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Reading takes you places you never thought you could go—it's why most of us fall in love with books. Sometimes books lead us to a small village in Mexico or to New York City in 1965, or, perhaps, to the beaches of Miami. (Who doesn't want a free trip to Miami?) Often, the stories are so enthralling the bookmark that rests on our side table rarely ever gets used. If you're looking for those kinds of books—ones you can't put down—you can find them on this list, courtesy of some seriously talented Latinx authors.
It's no secret the world of publishing can look a certain way, so here at Marie Claire, we want to shine a light on the best books by a multitude of authors from different backgrounds. Sure, we're already doing that through our monthly online book club, #ReadWithMC (opens in new tab), but why not go one step further? (Our extensive lists on books by Black (opens in new tab) and LGBTQ+ (opens in new tab) authors are also filled with page-turners.)
Ahead, dive into some of the best books―both fiction (opens in new tab) and nonfiction―by Latinx authors. Whether it's a story of first love, a visit to a horror house gone wrong, a gripping history of rebellion and espionage, or a collection of short stories, there's a narrative for everyone on this list. Your reading palette deserves a little change, and there's no better place to start than here.
'When I Was Puerto Rican' by Esmeralda Santiago
Esmeralda Santiago's When I Was Puerto Rican is a groundbreaking memoir about transitioning from life in rural Puerto Rico to life in New York City. Not only is it an intimate depiction of the immigrant experience, but it's also an honest portrait of daily life and everyday politics during the late twentieth century.
'Violeta' by Isabel Allende
Internationally acclaimed author Isabel Allende came out with Violeta in 2022, making it one of the year's most anticipated books. Violeta is a coming-of-age story that takes place in the 1920s, with protagonist Violeta experiencing the full force of the decade's tumult, from the Spanish Flu to the Great Depression.
'Healing Memories' by Elizabeth Garcia
This interdisciplinary exploration of Puerto Rican literature is perfect for those who adore the Latin American canon and for those in search of what to read next. In this intersectional book, Garcia explores how female Puerto Rican authors use writing to heal their trauma―both personal and collective.
'The Brief Wondrous Life of Oscar Wao' by Junot Diaz
While Junot Diaz is controversial at best, his books remain meaningful for their explorations of race, gender, toxic masculinity, and intergenerational trauma and tension. His unique take on the second-generation Dominican experience in The Brief Wondrous Life of Oscar Wao is augmented by historically accurate footnotes that contextualize the experiences of his characters, making this a must-read for fiction lovers and history buffs alike.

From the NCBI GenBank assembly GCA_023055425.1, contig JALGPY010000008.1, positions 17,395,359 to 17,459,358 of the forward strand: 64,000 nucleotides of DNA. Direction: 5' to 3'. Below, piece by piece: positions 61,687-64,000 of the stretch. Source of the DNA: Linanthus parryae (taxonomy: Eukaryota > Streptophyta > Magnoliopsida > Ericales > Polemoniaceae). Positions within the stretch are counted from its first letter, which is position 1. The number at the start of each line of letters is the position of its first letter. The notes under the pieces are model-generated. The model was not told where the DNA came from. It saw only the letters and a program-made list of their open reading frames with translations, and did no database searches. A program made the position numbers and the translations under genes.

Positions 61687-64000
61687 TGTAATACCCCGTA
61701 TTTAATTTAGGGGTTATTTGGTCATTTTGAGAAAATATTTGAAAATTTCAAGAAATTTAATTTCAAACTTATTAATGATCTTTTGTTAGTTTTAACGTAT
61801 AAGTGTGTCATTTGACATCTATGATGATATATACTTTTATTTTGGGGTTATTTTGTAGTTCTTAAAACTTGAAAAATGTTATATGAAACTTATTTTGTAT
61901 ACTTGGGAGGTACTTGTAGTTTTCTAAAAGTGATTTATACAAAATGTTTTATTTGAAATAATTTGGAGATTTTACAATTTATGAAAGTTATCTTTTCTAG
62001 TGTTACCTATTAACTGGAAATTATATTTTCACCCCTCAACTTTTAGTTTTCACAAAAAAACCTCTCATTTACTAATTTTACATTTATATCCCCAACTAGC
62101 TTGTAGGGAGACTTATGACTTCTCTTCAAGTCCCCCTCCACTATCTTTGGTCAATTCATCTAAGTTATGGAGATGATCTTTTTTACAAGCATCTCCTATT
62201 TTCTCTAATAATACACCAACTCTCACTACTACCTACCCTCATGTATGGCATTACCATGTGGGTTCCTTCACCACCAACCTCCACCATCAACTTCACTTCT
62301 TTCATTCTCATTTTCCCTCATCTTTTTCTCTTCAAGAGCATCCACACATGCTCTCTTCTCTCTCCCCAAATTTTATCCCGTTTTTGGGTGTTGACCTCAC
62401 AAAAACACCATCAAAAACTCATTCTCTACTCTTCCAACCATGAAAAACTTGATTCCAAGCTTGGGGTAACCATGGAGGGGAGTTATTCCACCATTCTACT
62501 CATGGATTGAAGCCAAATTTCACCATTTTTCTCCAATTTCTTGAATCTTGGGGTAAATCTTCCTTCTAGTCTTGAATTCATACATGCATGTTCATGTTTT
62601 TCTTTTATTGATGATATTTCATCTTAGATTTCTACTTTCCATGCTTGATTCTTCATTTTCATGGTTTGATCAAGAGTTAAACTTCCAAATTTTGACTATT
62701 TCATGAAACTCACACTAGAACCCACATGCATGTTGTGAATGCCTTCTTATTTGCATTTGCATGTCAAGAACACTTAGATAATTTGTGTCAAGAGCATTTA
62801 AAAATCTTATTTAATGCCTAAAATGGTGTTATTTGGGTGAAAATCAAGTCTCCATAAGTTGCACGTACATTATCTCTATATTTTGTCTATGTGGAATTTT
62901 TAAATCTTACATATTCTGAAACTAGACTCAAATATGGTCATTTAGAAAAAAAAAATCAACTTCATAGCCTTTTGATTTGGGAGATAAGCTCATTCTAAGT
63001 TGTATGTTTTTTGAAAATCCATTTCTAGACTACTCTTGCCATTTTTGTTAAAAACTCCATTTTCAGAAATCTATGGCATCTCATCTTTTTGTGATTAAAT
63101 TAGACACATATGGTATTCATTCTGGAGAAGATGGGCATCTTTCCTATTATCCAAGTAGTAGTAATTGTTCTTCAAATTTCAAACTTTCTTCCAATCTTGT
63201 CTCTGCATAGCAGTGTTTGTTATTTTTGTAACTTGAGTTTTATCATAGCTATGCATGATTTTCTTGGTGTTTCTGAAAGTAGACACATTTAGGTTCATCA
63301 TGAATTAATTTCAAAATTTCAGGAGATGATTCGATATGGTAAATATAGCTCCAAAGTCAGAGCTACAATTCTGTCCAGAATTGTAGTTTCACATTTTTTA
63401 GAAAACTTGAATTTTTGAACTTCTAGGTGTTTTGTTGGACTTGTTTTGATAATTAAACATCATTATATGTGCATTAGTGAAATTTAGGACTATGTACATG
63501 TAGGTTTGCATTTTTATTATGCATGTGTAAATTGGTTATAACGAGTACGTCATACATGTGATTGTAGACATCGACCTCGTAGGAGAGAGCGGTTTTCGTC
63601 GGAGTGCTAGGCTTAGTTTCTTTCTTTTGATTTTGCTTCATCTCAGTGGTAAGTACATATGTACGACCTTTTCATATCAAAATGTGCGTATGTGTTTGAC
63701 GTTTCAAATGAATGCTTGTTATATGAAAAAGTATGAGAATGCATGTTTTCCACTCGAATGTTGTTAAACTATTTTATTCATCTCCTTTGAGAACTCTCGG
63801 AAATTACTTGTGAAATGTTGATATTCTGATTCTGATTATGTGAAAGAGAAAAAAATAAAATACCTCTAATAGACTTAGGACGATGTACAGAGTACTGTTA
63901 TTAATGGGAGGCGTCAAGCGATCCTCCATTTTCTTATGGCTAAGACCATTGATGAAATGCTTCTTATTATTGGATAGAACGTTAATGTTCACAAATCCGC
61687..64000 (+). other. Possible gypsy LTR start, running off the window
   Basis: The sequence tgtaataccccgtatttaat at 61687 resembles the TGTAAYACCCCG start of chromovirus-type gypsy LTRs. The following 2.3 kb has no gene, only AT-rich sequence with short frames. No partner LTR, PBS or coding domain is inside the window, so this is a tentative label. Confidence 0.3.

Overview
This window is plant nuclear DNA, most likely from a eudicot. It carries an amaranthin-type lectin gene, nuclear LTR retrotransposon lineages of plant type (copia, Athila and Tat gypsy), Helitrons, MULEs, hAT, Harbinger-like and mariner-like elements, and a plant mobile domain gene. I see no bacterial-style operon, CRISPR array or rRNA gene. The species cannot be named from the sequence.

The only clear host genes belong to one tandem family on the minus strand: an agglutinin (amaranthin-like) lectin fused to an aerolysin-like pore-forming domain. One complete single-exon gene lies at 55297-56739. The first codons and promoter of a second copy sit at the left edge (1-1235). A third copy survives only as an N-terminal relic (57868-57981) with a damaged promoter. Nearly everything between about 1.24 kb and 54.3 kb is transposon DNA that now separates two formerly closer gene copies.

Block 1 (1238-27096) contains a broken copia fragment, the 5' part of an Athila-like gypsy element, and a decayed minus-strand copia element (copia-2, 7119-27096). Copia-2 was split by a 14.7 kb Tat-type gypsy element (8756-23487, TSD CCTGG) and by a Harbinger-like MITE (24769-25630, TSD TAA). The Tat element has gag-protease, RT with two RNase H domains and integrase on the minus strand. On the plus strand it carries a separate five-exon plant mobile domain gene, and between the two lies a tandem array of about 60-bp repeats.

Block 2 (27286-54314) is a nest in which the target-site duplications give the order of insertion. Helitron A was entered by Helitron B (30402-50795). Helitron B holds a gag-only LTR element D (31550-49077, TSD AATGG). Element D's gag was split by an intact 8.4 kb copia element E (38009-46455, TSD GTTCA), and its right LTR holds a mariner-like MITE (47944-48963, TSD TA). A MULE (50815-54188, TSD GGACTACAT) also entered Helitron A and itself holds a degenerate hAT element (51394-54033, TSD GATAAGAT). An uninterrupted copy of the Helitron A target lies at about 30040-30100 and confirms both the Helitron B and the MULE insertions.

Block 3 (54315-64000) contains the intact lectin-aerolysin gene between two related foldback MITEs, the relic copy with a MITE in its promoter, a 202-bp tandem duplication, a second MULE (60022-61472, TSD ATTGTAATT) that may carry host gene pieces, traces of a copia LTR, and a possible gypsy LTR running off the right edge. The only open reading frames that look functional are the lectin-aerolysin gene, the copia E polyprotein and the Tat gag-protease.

'How The Garcia Girls Lost Their Accents' by Julia Alvarez
Julia Alvarez's How the Garcia Girls Lost Their Accents is an essential modern classic about the Latin American experience in the United States. In this novel, the four Garcia sisters leave their upper-class lives in the Dominican Republic for New York City in 1960, where they come of age and try to navigate the chasm between their old life and their new one.
'Tell Me How It Ends' by Valeria Luiselli
This book is essential (and quick) reading for anyone interested in learning more about the refugee crisis at the United States' southern border. Luiselli, who translates for refugees applying for asylum in the U.S., thoroughly explains the crisis in concise language that cuts straight to the heart of the issue with facts, statistics, and first-hand stories.
'The Book of Unknown Americans' by Cristina Henriquez
The Book of Unknown Americans is a moving, at-times harrowing exploration of the racism and xenophobia that a family experiences after moving from Mexico to the United States. An eye-opening account of modern-day anti-immigrant sentiment, you'll blow through this accessibly written novel in record time.
'Boricuas: Influential Puerto Rican Writings - An Anthology' by Roberto Santiago
This anthology is a treasure for any fan of Caribbean literature. It includes poetry, nonfiction, political essays, memoir excerpts, and short fiction from a myriad of authors past and present. The collection, which spans centuries of Puerto Rican history, explores everything from gender to race to sexuality, and includes authors both in Puerto Rico itself and those writing about their experiences as Puerto Ricans living on the mainland United States.
'Dreaming in Cuban' by Cristina Garcia
Fans of Gabriel García Márquez and the Latin American genre of magical realism will love this novel, which delves into the lived experiences of a family of Cuban women before, during, and after the Cuban Revolution. It's a beautiful, sumptuous novel that speaks to the emotional experience of this country's complex history.
'War Against All Puerto Ricans: Revolution and Terror in America's Colony' by Nelson A. Denis
War Against All Puerto Ricans is an honest, often shocking history of how the American government brutally shut down the Puerto Rican independence movement and curbed free speech among the population during the twentieth century. Much like Michelle Alexander's seminal The New Jim Crow, it's a critical look at how the United States has treated its minority populations, and it contextualizes the dire economic and political situation in Puerto Rico today.